Phoenix hears calls to provide Spanish translation services
Phoenix officials continue to hear calls to provide translation for Spanish speakers during public meetings and other interactions after Phoenix City Council rejected further discussion on a proposal that might have brought a funded employee for such work.
South Valley Community Action Group had discussions with the city about getting a Rogue Workforce Partnership-funded community outreach translator position to support people impacted by the Almeda fire or COVID, and for other needs.
Either a one-year or a six-month position, which could have been fully funded without obligation for the city to continue it, might have been available, said Ellie Holty with the group.
“I’ve worked with Rogue Workforce Partnership. They have funded many positions,” said Holty. SVCAG formed earlier this year to help residents affected by the fire. The group created a job description for the position which they shared with the city.
The council in mid-October voted 5-1 to kill discussion about the proposal, with council members voicing concerns about financial impact of continuing the services once they were established. During public comments at the council’s first November meeting three speakers called for providing translation services for Latino residents.
City officials say exploring ways to provide services for Spanish speakers won’t go away. Two councilors made proposals for possible assistance during deliberation over the proposal.
“As far as moving forward … we aren’t’ talking about it right now, but that doesn’t mean for eternity,” said Mayor Terry Baker in response to a speaker at the Nov. 1 meeting. “Right now, building the public safety building, getting folks back to permanent housing, we want to help them. That’s where we are at.”
Ten speakers urged having translation and other services for Spanish speakers during the first October City Council session. Former City Councilor Sarah Westover said that a 2020 resolution on social equity passed by the council made commitments to address translation services.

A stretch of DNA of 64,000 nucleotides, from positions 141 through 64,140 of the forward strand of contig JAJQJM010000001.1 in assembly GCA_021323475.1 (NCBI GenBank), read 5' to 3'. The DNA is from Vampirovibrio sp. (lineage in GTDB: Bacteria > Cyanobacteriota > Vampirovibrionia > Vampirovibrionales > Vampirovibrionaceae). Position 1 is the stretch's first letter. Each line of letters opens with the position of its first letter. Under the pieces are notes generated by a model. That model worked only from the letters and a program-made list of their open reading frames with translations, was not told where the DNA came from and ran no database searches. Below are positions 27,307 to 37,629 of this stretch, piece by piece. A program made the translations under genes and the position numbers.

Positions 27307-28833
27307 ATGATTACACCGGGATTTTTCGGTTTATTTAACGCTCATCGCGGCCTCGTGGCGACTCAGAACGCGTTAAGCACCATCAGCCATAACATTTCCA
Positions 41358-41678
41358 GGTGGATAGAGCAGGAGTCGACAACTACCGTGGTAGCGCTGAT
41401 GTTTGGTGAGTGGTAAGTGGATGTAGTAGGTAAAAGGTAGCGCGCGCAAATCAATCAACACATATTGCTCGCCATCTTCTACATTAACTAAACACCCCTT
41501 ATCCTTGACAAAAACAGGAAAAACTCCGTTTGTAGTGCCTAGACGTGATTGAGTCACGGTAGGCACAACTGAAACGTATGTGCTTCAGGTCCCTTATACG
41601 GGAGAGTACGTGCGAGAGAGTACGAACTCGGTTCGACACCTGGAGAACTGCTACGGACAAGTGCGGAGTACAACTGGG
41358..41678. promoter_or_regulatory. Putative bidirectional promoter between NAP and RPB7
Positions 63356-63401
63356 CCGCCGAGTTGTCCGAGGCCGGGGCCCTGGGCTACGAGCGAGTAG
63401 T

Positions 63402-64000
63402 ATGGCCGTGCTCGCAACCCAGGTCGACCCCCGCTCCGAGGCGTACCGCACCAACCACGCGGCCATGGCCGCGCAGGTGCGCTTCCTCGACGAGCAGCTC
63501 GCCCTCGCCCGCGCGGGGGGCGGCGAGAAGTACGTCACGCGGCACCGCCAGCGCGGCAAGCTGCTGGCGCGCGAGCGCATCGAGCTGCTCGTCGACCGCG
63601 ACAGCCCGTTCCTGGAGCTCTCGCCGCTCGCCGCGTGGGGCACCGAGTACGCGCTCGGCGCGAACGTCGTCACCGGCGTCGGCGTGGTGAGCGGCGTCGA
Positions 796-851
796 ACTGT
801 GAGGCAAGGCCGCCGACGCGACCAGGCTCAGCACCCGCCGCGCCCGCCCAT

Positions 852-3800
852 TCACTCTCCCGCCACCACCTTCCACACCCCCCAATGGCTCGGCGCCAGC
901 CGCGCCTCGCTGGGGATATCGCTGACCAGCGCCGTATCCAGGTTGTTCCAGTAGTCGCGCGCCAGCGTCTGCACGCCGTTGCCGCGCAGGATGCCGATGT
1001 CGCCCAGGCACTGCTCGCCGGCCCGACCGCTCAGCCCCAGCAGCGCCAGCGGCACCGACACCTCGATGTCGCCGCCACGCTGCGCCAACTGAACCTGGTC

“We have many people who come to the community center regularly who need translations. Right now, we are working to translate material and signs for easier access,” said the Rev. Ainsley Herrick, who is pastor of the Phoenix First Presbyterian Church and 1st Phoenix Community Center executive director, during the Nov. 1 meeting.
The church recognized the need for a Spanish-speaking pastor so they could better serve the community, Herrick said. Herrick learned to speak Spanish when she moved to Columbia, but said she felt left out in many situations initially before she learned the language.
“I simply ask the council to choose what is just and find a way to provide Spanish translation to ensure all members of the community have access to resources and can participate fully in local government,” said Herrick.
Phoenix resident Erica Ledesma said her Spanish-speaking family finds meetings are inaccessible when only English is spoken.
“They would like to get involved and figure out a way to get materials and so they can feel connected. All they can see is English,” said Ledesma.
Baker explained Spanish services the city now provides at both sessions and outlined his research on the topic at the October meeting.
The city phone currently offers a Spanish option where callers can leave messages. Public Works Superintendent Matias Mendez, a Spanish speaker, replies to calls left on the message line. Usually there are only two or three calls per week and many relate to topics such as utility services, but there are occasional calls about other city matters.
Medford provides live interpretation of council sessions upon request with a three-day notice, Baker reported. Talent has a translator ready for all meetings who is paid whether the service is used. The service is used by two to four attendees at council meetings, according to Hector Flores, a Spanish speaker who is Talent’s community engagement director and also its city recorder.
Data supplied by SVCAG says the U.S. Census Bureau reports Hispanic people made up 15% of Phoenix’s population during 2019 and 2020. A website, areavibes.com, says 6% of the town’s population speaks Spanish only. SVCAG also said that 43% of those who lost homes in the Almeda fire were Hispanic.
Phoenix would have needed to develop an application and submit it Rogue Workforce Partnerships to secure a position, said City Manager Eric Swanson. Rogue Workforce Partnership is a nonprofit organization that serves as the federal and state authorized local workforce development board in Jackson and Josephine counties.
During October deliberations Councilor Al Muelhoefer said he would like to defer to Swanson to evaluate requests for providing live interpretation of meetings.
Councilor Ketzal McCready suggested that perhaps written translation of documents could be provided at a lower cost if live interpretation isn’t provided. McCready cast the lone dissenting vote against ending discussion on the SVCAG proposal.
Reach Ashland freelance writer Tony Boom at email@example.com.